Hearsay evidence


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HEARSAY EVIDENCE. The evidence of those who relate, not what they know themselves, but what they have heard from others.
     2. As a general rule, hearsay evidence of a fact is not admissible. If any fact is to be substantiated against a person, it ought to be proved in his presence by the testimony of a witness sworn or affirmed to speak the truth.
     3. There are, however, exceptions to the rule. 1. Hearsay is admissible when it is introduced, not as a medium of proof in order to establish a distinct fact, but as being in itself a part of the transaction in question, when it is a part of the res gestae. 1 Phil. Ev. 218; 4 Wash. C. C. R. 729; 14 Serg. & Rawle, 275; 21 How. St. Tr. 535; 6 East, 193.
     4.-2. What a witness swore on a former trial, between the same parties, and where the same point was in issue as in the second action, and he is since dead, what he swore to is in general, evidence. 2 Show. 47; 11 John. R. 446; 2 Hen. & Munf. 193; 17 John. R. 176; But see 14 Mass. 234; 2 Russ. on Cr. 683, and the notes.
     5.-3. The dying declarations of a person who has received a mortal injury, as to the fact itself, and the party by whom it was committed, are good evidence under certain circumstances. Vide Declarations, and 15 John. R. 286; 1 Phil. Ev. 215; 2 Russ. on Cr. 683.
     6.-4. In questions concerning public rights, common reputation is admitted to be evidence.
     7.-5. The declarations of deceased persons in cases where they appear to have been made against their interest, have been admitted.
     8.-6. Declarations in cases of birth and pedigree are also to be received in evidence.
     9.-7. Boundaries may be proved by hearsay evidence, but, it seems, it must amount to common tradition or repute. 6 Litt. 7; 6 Pet. 341; Cooke, R 142; 4 Dev. 342; 1 Hawks 45; 4 Hawks, 116; 4 Day, 265. See 3 Ham. 283; 3 Bouv. Inst. n. 3065, et seq. 10. There are perhaps a few more exceptions which will be found in the books referred to below. 2 Russ. on Cr. B. 6, c. 3; Phil. Ev. ch. 7, s. 7; 1 Stark. Ev. 40; Rosc. Cr. Ev. 20; Rosc. Civ. Ev. 19 to 24; Bac. Ab. Evidence, K; Dane's Ab. Index, h.t. Vide also, Dig. 39, 3, 2, 8; Id. 22, 3, 28. see Gresl. Eq. Ev. pt. 2, c. 3, s. 3, p. 218, for the rules in courts of equity, as to receiving hearsay evidence 20 Am. Jur. 68.

References in periodicals archive ?
That is, while the judge makes admissibility determinations based on the reliability and probative versus prejudicial value of the hearsay evidence, she is not directed to make that determination based on any considerations of what the hearsay evidence does to the epistemic context of the trial as a whole.
In determining the admissibility of hearsay evidence, it is well established that the trier of law decides only whether the evidence meets a criterion of "threshold reliability".
For example, in the 1980's the Supreme Court applied two different standards of review to a finding of admissibility of hearsay evidence under the existing mental, emotional, or physical condition.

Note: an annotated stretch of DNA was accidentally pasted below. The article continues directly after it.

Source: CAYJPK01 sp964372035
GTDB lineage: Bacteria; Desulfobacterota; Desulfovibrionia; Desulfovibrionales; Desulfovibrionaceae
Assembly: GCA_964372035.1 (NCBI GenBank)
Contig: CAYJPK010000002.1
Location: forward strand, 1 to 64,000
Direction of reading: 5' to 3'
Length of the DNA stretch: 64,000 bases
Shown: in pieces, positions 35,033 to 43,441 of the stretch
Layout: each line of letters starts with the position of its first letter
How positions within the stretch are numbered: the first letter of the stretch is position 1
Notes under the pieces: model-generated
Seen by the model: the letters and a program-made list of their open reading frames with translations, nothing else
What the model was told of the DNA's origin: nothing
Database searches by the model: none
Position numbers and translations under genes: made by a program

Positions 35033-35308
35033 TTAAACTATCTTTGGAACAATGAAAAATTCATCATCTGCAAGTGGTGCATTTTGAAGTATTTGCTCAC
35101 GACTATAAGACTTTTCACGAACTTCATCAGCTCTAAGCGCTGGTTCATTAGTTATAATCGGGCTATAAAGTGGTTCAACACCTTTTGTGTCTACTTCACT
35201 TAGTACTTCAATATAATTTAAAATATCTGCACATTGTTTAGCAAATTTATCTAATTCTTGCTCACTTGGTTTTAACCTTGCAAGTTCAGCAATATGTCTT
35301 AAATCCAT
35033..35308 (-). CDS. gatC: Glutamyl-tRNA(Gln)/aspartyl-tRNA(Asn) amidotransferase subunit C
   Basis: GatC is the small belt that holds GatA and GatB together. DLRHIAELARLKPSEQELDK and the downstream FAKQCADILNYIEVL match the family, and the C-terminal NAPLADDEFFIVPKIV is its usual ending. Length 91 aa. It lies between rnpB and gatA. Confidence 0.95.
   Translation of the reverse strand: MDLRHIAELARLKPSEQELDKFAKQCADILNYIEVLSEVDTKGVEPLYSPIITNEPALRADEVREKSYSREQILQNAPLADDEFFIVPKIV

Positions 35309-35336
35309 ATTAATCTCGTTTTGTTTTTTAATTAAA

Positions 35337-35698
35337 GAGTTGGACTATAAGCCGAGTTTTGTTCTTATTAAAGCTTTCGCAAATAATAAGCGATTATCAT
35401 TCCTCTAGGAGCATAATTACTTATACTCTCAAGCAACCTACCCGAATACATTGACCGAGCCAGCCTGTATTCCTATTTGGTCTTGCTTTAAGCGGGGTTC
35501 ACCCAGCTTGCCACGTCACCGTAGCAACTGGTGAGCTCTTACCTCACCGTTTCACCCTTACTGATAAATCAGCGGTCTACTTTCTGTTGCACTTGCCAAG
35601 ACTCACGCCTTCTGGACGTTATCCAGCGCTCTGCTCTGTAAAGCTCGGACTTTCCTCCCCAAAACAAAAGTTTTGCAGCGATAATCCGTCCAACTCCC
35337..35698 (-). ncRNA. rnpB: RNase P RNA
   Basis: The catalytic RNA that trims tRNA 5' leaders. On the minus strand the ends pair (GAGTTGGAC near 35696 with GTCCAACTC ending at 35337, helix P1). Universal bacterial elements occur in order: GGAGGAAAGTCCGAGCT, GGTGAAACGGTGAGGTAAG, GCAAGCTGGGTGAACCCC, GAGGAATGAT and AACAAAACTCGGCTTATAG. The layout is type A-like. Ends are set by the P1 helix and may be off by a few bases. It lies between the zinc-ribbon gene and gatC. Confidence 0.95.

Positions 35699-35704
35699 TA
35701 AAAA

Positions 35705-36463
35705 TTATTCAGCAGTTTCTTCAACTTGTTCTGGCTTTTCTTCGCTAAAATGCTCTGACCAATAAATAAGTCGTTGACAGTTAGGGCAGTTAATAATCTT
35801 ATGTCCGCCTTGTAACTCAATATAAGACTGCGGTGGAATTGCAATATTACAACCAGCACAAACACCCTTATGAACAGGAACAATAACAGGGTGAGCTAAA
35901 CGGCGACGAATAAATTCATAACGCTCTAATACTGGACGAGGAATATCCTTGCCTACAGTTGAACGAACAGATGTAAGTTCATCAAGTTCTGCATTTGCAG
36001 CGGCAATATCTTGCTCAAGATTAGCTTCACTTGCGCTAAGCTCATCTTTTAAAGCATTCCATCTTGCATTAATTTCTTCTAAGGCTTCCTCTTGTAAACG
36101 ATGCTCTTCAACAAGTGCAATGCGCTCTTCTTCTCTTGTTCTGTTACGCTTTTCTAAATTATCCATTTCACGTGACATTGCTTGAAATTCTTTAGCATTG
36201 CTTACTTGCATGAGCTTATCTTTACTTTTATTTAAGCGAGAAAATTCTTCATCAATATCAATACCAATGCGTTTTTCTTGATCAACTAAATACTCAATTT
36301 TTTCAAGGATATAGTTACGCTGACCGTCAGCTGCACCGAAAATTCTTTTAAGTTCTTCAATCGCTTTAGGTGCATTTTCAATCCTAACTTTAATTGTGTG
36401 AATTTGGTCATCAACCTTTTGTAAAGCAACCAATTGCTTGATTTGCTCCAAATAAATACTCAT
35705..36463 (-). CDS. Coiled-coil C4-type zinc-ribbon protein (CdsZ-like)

Big confession goes against the accused's interests as an admission is sufficient and conclusive on the issue of threshold reliability without going any further, or to conclude that there is no need to engage in a voluntariness analysis under the confessions rule simply because the accused is unaware that he is speaking to undercover officers, seems reminiscent of the rigid and technical approach to hearsay evidence that the principled approach was meant to depart from.
States that have not adopted Uniform Rule 703 also vary in their approaches to the admissibility of expert testimony based on out-of-court material and the admissibility of the bases of such opinions in sex offender civil commitment cases in their states: Although Wisconsin requires that a court balance whether the probative value of the evidence is outweighed by its prejudicial effect (206) before inadmissible evidence upon which an expert relies may be disclosed to a jury, in sexual predator cases it appears that Wisconsin courts have been lenient in permitting hearsay evidence to reach the trier of fact on the basis that such information is admissible, not for its truth, but to show the data upon which the expert relied.
He confined himself to repeating his general injunction against treating the hearsay evidence of those two witnesses as evidence of the truth of [V's] assertions.
New legal safeguards would be introduced to the system, including a ban on hearsay evidence and evidence obtained by using torture practices, such as waterboarding, the officials said.
Had I included all the hearsay evidence I collected, the picture of Grant would have been even darker than the one I presented.
Here is an example: based on nothing but hearsay evidence, Pennsylvania "family" courts routinely remove children from their parents and award custody to grandparents.
Protections like the rule against hearsay evidence are sometimes dismissed as ''technicalities,'' but they serve the vital purpose of protecting defendants' rights.
It is true that hearsay evidence can be admitted in administrative hearings, but it has limited usefulness for the offering party.
One example of judge-made law which generally is of great use to the Crown and of little or no benefit to an accused is in the area of hearsay evidence and the ability of the Crown to prove its case even without calling witnesses whose testimony might in earlier days have been considered crucial.